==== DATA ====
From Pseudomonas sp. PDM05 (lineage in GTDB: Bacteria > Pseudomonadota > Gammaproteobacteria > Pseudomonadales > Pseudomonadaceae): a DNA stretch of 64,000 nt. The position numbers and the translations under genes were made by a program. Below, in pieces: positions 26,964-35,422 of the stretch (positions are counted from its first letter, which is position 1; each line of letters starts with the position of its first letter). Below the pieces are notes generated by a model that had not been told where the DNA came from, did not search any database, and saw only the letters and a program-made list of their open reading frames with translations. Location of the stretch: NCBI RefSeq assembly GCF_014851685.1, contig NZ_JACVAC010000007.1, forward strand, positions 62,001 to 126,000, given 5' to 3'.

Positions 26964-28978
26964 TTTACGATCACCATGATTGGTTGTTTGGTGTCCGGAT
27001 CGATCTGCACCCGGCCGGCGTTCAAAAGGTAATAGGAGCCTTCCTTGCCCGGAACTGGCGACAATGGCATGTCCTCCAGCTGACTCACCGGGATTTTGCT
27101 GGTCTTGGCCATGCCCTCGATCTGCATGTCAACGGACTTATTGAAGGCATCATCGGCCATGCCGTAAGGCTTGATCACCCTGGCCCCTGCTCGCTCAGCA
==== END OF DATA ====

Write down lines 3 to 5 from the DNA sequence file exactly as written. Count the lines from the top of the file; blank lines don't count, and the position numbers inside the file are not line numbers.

26964 TTTACGATCACCATGATTGGTTGTTTGGTGTCCGGAT
27001 CGATCTGCACCCGGCCGGCGTTCAAAAGGTAATAGGAGCCTTCCTTGCCCGGAACTGGCGACAATGGCATGTCCTCCAGCTGACTCACCGGGATTTTGCT
27101 GGTCTTGGCCATGCCCTCGATCTGCATGTCAACGGACTTATTGAAGGCATCATCGGCCATGCCGTAAGGCTTGATCACCCTGGCCCCTGCTCGCTCAGCA